Like many people, I imagine, I made my way to Athens with visions of the Parthenon floating in my mind. And even after leaving the city, it is still one of the experiences that stays with me, along with visiting places like the stadium in which much of the first modern Olympic Games took place and the remains of a 5th century B.C. to 9th century A.D. neighborhood.
But together with its ancient monuments, Athens is also a city with plenty of modern grit. The first thing I noticed as I traveled on the metro from the port of Piraeus to the city center was building after building tagged with graffiti.
Some of the tags had a dash of style, but many of them were simply quickly sprayed scrawl. A notch above those tags was the street art that decorated some city walls. The best examples I saw were in Psirri, an area popular for its nightlife, where the creative work added color and life to the streets.
Modern life in Greece, of course, also includes the worsening refugee situation, and Athens gave me a chance to hear what life is like for some refugees living there. I met a Syrian couple anxious to hear the news of which country they would be moving to and fearful that the agency helping them might send them each to separate countries. They had barely enough money, the stress of not having a home or knowing what would come next, and could not work, but their situation was better than what many refugees in Greece are facing.
Athens was also the place I saw more of how the country’s economic problems have affected people. I rented a room from a woman in Exarcheia, a neighborhood known for its anti-government protests. The woman who owned the apartment had recently lost her job as an architect.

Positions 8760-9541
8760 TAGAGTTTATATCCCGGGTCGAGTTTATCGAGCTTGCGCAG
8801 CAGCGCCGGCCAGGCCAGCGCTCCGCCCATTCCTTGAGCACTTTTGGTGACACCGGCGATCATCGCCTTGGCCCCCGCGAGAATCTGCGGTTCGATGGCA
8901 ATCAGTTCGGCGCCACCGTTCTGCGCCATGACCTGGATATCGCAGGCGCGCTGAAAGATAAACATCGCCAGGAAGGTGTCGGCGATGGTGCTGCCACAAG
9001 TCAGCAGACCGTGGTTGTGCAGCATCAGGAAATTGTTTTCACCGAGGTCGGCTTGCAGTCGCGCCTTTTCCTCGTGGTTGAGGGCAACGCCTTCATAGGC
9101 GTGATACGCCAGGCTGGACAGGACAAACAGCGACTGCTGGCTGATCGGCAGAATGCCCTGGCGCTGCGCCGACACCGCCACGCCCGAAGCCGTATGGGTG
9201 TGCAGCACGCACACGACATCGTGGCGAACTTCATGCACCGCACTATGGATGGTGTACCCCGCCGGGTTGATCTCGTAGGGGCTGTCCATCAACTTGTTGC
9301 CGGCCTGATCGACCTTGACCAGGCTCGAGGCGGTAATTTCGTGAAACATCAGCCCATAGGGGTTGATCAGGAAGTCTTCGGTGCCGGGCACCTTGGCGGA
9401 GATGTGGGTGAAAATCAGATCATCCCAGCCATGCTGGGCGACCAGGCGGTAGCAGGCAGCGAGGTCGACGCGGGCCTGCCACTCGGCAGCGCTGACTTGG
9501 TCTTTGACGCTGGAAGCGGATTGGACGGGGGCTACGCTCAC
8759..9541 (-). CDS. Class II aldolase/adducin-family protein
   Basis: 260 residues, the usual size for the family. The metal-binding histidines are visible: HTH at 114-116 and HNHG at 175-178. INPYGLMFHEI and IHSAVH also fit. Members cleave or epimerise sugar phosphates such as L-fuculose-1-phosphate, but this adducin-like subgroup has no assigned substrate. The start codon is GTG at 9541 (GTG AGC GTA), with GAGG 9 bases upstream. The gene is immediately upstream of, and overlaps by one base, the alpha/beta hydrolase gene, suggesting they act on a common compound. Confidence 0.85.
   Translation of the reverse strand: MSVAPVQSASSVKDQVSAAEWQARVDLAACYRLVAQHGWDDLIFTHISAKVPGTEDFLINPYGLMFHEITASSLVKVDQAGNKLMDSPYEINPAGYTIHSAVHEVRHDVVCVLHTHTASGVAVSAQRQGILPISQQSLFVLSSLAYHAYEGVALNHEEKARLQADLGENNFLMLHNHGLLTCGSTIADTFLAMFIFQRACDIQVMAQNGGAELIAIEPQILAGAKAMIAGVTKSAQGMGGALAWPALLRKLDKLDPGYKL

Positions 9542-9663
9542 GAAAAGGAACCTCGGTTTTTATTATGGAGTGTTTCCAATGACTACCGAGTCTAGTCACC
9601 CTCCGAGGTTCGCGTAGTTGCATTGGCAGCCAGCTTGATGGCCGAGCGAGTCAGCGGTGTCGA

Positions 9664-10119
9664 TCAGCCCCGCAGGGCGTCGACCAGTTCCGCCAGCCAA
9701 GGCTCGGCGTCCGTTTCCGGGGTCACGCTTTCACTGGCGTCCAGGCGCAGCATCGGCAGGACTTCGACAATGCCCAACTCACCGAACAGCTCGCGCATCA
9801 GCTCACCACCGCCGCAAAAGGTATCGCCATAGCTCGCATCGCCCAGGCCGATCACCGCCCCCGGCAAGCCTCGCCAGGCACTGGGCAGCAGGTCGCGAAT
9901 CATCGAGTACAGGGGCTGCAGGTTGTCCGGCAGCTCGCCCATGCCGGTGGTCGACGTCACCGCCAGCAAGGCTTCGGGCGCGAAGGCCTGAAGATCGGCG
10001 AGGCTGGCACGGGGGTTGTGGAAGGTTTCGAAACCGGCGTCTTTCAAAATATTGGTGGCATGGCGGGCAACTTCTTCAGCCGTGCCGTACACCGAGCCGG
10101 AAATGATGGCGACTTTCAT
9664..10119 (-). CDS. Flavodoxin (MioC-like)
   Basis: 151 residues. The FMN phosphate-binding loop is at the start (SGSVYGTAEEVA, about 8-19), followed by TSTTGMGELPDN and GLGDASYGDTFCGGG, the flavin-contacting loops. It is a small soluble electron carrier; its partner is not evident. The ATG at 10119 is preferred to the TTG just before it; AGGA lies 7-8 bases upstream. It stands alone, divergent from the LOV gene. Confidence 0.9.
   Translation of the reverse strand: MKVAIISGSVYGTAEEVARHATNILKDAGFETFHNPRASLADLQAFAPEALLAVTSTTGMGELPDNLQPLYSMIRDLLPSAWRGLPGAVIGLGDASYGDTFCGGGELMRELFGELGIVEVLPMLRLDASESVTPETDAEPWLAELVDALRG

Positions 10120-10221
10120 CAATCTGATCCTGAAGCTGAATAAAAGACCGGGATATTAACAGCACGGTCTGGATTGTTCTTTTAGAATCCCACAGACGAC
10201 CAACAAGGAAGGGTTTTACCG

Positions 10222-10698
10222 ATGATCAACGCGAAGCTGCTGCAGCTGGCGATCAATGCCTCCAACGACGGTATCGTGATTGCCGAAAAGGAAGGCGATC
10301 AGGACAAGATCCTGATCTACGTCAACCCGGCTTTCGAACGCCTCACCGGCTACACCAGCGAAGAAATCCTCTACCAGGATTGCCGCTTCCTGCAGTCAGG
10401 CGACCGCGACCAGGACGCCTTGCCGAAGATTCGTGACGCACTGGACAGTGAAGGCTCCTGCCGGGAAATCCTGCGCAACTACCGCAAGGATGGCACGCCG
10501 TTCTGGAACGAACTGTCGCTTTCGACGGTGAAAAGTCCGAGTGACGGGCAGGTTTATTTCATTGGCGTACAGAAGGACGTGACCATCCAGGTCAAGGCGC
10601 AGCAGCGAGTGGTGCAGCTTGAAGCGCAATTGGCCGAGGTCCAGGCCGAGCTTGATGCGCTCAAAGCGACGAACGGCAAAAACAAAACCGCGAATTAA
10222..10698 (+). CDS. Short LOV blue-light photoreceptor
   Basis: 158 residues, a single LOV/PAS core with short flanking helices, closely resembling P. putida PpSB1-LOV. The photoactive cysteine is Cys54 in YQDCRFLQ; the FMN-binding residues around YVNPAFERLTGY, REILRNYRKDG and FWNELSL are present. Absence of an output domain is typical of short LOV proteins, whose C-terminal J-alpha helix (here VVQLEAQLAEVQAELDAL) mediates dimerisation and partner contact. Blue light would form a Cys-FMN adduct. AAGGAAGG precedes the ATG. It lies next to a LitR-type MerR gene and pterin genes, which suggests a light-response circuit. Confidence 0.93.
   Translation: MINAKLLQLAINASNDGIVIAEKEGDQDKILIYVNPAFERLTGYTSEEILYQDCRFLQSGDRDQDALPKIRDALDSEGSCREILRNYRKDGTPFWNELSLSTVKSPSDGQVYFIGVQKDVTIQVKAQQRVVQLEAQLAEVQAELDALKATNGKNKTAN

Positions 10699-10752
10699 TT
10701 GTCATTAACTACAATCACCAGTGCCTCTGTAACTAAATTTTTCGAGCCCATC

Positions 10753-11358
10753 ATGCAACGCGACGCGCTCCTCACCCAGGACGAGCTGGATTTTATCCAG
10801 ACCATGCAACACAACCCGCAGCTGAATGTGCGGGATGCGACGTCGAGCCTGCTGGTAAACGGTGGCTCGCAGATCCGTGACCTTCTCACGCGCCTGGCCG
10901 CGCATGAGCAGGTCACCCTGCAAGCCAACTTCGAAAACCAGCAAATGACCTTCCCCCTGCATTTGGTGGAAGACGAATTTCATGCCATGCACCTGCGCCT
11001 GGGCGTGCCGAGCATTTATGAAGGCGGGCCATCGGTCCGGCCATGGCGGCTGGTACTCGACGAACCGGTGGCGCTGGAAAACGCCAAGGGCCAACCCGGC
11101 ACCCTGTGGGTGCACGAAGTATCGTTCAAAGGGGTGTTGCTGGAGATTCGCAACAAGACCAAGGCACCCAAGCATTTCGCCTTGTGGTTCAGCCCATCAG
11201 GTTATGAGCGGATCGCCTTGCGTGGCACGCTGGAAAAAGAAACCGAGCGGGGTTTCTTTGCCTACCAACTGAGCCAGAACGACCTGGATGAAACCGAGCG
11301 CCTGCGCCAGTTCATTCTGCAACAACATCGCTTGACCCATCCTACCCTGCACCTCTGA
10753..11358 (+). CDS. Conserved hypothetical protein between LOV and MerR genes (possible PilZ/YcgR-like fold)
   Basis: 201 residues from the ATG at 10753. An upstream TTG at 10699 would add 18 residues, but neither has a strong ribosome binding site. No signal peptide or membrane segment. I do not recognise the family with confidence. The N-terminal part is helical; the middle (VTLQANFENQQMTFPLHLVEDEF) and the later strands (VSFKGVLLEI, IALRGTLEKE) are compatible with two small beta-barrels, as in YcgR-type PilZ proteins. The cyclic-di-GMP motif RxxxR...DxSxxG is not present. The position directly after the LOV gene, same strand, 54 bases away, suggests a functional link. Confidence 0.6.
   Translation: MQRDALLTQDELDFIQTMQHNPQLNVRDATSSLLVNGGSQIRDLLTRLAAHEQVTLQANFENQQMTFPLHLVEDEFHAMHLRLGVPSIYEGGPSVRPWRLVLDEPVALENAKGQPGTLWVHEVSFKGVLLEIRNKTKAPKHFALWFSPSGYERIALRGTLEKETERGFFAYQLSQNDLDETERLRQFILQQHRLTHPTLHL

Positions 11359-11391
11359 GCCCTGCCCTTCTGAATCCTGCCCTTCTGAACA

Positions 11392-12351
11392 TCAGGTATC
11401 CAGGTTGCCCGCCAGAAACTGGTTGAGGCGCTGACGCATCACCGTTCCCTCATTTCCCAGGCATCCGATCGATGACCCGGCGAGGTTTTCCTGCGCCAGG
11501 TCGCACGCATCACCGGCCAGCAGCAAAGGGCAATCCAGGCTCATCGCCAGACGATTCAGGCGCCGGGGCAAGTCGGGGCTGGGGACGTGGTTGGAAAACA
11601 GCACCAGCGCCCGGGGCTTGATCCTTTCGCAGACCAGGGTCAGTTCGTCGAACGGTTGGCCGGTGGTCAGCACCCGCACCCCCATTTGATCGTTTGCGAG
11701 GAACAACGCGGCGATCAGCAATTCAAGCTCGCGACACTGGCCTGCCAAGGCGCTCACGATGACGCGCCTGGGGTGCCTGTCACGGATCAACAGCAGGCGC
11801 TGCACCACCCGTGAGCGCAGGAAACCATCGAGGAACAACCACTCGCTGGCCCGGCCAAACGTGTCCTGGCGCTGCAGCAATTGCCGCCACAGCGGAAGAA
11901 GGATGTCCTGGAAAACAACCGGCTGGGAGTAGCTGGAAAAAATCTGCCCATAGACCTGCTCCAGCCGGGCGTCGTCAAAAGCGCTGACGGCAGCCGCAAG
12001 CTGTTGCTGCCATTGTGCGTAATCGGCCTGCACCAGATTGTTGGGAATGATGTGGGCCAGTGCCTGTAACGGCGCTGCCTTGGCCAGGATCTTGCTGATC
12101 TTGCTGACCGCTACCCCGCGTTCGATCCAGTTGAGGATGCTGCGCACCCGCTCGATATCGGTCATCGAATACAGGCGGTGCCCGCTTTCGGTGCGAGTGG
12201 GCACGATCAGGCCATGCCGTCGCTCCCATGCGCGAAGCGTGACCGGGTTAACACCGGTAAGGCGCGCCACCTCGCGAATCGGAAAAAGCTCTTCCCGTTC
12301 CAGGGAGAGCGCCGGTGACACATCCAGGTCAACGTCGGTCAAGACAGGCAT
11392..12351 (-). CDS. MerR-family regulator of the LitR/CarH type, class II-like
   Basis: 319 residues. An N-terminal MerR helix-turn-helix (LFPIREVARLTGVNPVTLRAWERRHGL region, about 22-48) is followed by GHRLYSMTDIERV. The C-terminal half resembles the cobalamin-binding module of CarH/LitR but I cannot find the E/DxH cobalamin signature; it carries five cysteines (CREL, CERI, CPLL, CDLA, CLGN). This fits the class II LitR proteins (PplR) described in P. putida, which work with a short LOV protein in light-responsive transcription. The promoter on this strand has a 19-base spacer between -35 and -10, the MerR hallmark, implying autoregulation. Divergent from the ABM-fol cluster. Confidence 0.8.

With little money for building, there is less work for architects, she said. She hoped to develop a freelance career in interior design but was concerned about her prospects. She had started renting out a room to travelers to supplement her income. Many of her friends, she said, had also lost their jobs.
Workers discovered the remains of that 5th century B.C. to 9th century A.D. neighborhood during the excavation of the building site for the outstanding Acropolis Museum (I highly recommend the free tours guided by archaeologists at the museum). The plan was to do more work on the site and open it to visitors by 2010. The austerity measures have left the project on hold.
The neighborhood is partly visible through a glass platform you walk on to reach the entrance of the museum. As you gaze through the floor at the former streets, homes, and baths, you can’t help but imagine the life that once took place there—and wonder what stories you might uncover under more of Athens’ busy streets.
Eating, Sleeping & Getting Around
I stayed twice in central Athens, renting a private room and shared bathroom each time off of Airbnb. It was the least expensive accommodation option I found ($15/$21 U.S./night).
As for food in Athens, my best meals were at a place called Savvas in Monastiraki. One afternoon I had a juicy and tender souvlaki sandwich for a cheap and quick bite. Another day I sat for a longer meal that included a dish of eggplant, tomatoes, and green peppers prepared with olive oil and vinegar; and chicken yaurtla–kebabs covered in yogurt and tomato sauce and sitting on top of warm pita bread. My meals in Athens generally ran from 10-15 € ($11-$17 U.S.), but that did not include alcohol. You can save more if you eat something like a gyro/souvlaki sandwich for lunch most days.
Getting around Athens is easy by metro and bus. As is usually the case, I found the metro faster, so you might want to consider that when you choose where to stay. This site is not an official government site, but it seems to have good information on Athens transport and tickets, including how to get to and from the airport and port.